Carbon Offsets, a Much-Criticized Climate Tool, Get Federal Guidelines

The Biden administration on Tuesday laid out for the first time a set of broad government guidelines around the use of carbon offsets in an attempt to shore up confidence in a method for tackling global warming that has faced growing criticism.

Companies and individuals spent $1.7 billion last year voluntarily buying carbon offsets, which are intended to cancel out the climate effects of activities like air travel by funding projects elsewhere, such as the planting of trees, that remove carbon dioxide from the atmosphere, but that wouldn’t have happened without the extra money.

Yet a growing number of studies and reports have found that many carbon offsets simply don’t work. Some offsets help fund wind or solar projects that likely would have been built anyway. And it’s often extremely difficult to measure the effectiveness of offsets intended to protect forests.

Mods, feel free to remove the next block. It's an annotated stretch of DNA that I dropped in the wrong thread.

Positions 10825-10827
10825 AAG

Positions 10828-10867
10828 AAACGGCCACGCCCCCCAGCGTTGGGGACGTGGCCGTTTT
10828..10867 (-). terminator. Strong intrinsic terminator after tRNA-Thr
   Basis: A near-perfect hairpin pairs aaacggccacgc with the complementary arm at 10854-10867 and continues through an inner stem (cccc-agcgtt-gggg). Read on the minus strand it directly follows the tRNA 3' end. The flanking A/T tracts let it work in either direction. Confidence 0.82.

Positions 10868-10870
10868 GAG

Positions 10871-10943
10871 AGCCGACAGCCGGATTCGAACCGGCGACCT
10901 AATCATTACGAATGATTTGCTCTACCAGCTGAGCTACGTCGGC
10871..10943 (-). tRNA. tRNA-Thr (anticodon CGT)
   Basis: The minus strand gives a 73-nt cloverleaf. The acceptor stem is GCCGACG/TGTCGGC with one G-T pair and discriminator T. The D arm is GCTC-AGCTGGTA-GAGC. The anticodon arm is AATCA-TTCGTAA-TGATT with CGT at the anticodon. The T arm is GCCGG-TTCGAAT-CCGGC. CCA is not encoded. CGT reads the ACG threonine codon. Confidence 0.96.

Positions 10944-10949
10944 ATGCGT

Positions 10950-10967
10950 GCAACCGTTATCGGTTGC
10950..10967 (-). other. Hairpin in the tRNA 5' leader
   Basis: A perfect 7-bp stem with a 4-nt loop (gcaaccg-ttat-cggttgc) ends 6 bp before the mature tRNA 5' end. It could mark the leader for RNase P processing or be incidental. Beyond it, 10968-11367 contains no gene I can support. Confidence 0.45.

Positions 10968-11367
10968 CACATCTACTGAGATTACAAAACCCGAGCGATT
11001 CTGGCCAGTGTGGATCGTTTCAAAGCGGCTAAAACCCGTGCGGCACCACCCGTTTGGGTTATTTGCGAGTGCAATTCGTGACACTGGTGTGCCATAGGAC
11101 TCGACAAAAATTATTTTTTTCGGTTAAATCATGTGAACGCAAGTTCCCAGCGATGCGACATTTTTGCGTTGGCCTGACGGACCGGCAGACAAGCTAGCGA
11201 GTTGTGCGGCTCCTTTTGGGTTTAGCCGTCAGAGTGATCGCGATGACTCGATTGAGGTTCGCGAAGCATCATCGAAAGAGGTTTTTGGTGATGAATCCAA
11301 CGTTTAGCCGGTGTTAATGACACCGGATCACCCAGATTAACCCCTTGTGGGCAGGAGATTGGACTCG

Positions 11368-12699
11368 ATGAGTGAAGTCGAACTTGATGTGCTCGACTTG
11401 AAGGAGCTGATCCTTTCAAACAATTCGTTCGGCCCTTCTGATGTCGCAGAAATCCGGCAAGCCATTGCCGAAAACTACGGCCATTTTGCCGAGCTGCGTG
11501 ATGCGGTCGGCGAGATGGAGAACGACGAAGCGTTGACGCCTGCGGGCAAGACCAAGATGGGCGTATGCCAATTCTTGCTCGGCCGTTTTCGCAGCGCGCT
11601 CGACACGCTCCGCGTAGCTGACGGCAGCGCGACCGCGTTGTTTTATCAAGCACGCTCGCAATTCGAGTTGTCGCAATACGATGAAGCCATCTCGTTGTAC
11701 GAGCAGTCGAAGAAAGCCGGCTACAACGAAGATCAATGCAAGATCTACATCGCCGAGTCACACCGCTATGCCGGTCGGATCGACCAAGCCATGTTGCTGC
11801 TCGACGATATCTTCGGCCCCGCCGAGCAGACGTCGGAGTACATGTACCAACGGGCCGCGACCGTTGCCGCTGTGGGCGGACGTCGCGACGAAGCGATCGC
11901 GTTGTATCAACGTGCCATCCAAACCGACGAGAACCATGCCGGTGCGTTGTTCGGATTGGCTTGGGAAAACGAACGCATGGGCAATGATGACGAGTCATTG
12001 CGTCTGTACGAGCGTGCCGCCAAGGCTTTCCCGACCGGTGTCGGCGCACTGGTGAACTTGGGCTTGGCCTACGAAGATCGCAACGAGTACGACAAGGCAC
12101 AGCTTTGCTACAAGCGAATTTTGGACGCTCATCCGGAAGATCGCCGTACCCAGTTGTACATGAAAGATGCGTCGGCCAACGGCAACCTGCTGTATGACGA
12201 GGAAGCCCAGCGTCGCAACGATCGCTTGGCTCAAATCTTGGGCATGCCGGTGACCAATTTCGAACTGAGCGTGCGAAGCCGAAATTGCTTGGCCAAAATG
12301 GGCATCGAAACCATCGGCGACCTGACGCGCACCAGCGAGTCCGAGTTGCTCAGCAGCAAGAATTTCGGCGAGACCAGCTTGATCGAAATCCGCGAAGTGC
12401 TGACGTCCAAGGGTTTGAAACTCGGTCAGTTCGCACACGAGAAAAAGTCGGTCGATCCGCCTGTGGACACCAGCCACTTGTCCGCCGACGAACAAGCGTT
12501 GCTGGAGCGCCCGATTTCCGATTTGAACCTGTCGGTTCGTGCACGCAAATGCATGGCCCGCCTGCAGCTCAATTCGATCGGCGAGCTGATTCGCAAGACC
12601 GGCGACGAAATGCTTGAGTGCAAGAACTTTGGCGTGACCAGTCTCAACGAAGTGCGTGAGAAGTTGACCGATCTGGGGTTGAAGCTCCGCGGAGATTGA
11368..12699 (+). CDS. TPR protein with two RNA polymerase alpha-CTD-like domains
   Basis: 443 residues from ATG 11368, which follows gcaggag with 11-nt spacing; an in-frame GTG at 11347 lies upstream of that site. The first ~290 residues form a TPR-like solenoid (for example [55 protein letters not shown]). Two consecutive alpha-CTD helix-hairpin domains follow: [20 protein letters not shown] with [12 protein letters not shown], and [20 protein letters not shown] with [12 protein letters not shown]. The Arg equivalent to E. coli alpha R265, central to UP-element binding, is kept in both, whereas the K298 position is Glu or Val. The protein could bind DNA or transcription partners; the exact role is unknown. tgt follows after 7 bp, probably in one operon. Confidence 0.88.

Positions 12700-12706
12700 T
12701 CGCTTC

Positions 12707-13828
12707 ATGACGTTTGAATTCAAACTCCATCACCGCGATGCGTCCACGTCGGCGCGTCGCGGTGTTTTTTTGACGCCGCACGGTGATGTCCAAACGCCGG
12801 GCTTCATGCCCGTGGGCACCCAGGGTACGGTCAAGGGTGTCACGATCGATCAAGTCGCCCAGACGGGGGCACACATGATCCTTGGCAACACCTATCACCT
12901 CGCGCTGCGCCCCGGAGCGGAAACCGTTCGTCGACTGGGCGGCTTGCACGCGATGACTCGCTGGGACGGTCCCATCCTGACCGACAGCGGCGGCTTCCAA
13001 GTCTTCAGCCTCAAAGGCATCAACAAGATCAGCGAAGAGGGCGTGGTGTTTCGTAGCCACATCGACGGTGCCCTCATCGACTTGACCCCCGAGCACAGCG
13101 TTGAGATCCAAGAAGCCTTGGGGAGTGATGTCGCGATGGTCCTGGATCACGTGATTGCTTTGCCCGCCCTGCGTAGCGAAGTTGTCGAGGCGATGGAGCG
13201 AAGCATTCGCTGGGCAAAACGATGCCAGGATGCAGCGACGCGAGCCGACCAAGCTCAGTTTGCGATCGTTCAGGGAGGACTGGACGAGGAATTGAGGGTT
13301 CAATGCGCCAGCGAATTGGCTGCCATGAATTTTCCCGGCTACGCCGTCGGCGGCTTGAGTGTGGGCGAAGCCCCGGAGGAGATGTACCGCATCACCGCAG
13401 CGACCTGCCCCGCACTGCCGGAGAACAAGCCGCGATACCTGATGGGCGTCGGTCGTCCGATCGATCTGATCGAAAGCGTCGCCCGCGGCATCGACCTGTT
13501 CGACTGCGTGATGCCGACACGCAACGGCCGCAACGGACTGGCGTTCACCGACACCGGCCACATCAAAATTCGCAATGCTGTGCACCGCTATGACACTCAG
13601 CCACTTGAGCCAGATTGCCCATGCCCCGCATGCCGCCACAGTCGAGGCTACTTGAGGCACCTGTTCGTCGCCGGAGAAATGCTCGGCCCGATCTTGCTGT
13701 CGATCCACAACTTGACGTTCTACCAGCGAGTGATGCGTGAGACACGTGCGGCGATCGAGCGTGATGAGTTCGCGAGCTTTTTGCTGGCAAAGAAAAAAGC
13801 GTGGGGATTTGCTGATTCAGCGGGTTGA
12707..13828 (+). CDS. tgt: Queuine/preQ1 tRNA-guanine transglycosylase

As a result, some scientists and researchers have argued that carbon offsets are irredeemably flawed and should be abandoned altogether. Instead, they say, companies should just focus on directly cutting their own emissions.

The Biden administration is now weighing in on this debate, saying that offsets can sometimes be an important tool for helping businesses and others reduce their emissions, as long as there are guardrails in place. The new federal guidelines are an attempt to define “high-integrity” offsets as those that deliver real and quantifiable emissions reductions that wouldn’t have otherwise taken place.

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